[Jan 11, 2013, 10:29 am ET] - Share - Viewing Comments
The Atlantic - How the Video-Game Industry Already Lost Out in the Gun-Control Debate.
As it happens, that's just what happened to games (and popular media more generally) in the NRA's good guy with a gun response to the Newtown shooting. Guns aren't a factor in gun violence for the NRAŚrather, games, media, and law enforcement failures must take the blame. Once the terms of the debate are set like this (and set they very much were thanks to the over-the-top bravado in this press conference) then it's very hard to extract oneself from the debate without shifting the frame, without changing the terms of the debate.
I certainly believe that the White House would like nothing more than to see an end to mass gun murders in America's elementary schools. But the fact remains that gun violence takes place every day, all across this country, at a rate of dozens of deaths a day, and as the leading cause of death among African-American youth. But when the vice president establishes a task force on gun control and violence that includes the media industries that the NRA has once again chosen as their patsies after a particularly heinous and public example of gun violence, all it can do is shift attention away from guns.
IGN - Let's Talk About Violent Video Games.
Distinctions between games for adults and those for kids are fairly clear these days, thanks to the Entertainment Software Ratings Board (ESRB). Formed in 1994, the ESRB rates all video games as a guide for parents similar to the way movies are rated by the Motion Picture Association of America (MPAA). Games are rated ranging from E for Everyone and T for Teen to M for Mature, 17+.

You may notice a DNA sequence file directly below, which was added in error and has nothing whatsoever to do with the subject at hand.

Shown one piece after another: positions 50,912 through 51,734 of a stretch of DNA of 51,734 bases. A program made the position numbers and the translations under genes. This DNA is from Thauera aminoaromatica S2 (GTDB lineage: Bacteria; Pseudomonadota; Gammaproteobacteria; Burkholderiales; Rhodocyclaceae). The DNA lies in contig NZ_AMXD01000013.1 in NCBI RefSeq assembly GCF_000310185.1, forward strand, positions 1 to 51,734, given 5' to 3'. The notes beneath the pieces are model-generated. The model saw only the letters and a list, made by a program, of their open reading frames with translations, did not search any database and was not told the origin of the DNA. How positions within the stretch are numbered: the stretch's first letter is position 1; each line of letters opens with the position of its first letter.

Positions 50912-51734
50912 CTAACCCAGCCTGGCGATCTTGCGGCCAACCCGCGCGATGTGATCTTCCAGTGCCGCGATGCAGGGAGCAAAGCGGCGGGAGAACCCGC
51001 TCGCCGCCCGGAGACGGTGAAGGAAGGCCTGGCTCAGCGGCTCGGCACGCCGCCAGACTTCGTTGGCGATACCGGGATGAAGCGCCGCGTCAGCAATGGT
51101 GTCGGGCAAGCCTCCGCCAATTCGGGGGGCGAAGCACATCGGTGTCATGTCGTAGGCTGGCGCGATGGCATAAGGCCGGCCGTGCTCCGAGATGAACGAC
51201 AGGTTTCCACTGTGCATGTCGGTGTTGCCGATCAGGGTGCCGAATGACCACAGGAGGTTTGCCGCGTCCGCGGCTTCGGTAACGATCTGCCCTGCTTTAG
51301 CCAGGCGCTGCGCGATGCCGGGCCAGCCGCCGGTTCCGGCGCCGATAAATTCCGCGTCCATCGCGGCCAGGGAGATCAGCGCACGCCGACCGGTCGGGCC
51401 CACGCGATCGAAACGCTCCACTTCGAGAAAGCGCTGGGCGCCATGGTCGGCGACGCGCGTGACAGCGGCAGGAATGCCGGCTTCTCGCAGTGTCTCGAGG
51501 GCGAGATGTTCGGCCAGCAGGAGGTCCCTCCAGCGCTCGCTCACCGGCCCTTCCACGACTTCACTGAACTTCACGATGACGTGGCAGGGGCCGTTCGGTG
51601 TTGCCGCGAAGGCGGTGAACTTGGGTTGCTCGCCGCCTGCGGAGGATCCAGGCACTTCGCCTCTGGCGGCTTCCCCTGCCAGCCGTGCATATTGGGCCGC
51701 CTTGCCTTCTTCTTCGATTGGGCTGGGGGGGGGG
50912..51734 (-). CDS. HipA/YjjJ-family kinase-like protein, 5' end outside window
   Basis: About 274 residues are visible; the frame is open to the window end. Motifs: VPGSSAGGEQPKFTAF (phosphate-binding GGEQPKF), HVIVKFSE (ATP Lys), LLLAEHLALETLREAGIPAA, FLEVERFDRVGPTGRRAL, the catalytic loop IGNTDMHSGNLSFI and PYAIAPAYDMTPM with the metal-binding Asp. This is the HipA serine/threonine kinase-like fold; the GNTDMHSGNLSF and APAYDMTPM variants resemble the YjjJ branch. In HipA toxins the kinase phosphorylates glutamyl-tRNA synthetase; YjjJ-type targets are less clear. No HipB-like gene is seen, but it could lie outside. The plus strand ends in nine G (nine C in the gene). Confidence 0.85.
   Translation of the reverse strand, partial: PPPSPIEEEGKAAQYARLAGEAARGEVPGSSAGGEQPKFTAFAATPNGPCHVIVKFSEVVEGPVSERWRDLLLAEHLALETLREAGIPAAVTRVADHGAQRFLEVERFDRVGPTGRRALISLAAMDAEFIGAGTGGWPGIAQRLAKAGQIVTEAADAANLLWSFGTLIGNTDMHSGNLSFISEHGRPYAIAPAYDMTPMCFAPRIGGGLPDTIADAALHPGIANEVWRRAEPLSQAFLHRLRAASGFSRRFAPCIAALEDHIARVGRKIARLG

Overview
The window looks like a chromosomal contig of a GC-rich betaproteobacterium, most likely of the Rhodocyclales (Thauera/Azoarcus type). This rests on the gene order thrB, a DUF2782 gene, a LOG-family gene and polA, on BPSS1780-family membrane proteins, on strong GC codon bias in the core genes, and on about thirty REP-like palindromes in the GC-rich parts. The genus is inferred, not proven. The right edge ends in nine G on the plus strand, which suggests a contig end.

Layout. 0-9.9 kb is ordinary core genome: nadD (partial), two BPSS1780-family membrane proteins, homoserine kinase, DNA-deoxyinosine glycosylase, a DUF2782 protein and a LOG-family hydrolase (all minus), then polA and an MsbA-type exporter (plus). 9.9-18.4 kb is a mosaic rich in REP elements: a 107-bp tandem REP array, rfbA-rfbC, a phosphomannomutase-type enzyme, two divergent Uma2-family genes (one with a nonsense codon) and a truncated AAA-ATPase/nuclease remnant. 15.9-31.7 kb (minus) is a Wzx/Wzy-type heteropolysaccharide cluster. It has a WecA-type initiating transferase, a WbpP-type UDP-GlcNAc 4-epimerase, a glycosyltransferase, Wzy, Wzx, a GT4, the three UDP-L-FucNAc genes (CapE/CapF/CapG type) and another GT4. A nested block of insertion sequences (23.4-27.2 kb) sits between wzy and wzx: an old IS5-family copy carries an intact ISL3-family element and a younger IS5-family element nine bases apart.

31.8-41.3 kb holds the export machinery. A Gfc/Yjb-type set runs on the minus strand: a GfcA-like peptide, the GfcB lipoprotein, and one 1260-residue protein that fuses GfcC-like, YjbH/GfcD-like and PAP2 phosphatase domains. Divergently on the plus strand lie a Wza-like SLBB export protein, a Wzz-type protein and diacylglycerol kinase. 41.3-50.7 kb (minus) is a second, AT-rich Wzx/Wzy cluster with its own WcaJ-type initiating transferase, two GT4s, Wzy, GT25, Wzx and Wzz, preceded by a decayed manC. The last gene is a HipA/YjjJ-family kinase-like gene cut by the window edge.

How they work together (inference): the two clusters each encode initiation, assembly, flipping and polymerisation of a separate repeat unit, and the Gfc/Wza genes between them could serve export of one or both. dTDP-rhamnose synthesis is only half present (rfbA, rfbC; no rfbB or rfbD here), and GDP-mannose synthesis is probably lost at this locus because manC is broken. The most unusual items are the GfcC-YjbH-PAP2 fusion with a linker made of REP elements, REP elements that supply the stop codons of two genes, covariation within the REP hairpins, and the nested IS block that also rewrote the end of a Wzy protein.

There is a fundamental misunderstanding that games are only for children. This needs to change for the 'violence in games' dialogue to advance.
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||Re: Op Ed
||Jan 13, 2013, 20:08
RollinThundr wrote on Jan 13, 2013, 13:38:
Beamer wrote on Jan 13, 2013, 12:38:
RollinThundr wrote on Jan 12, 2013, 19:45:
Beamer wrote on Jan 12, 2013, 18:45:
RollinThundr wrote on Jan 12, 2013, 16:19:
are other ways to treat mental health in a more positive manner, be it therapy, outreach programs, or devising better ways to keep those who are full on mental out of society in the first place. etc, rather than be pill subscription happy and sending these highly troubled people on their way to shooting up a school because they're not getting the proper help or diagnosis. Granted that might piss off the pharmaceutical companies however who have quite the lobbyists themselves however.
There's alot of other avenues to look at actually treating the symptoms rather than going after inanimate objects, in this case guns, or video games a a feel good band aid and something to lay the blame on.
But that isn't a solution. You still need to say who is going to come up with. Who will enforce it? What measures will there be? How will we know when pills are still right? How do you know pills aren't?
What you're doing is saying "the problem is some people are bad. If people decided not to be bad, we'd be ok." Great. Still not a solution.
I didn't say it was an outright solution but you have to start somewhere. And things like that would be a far better start than banning clip sizes or semi automatics because those two things won't affect anything at all.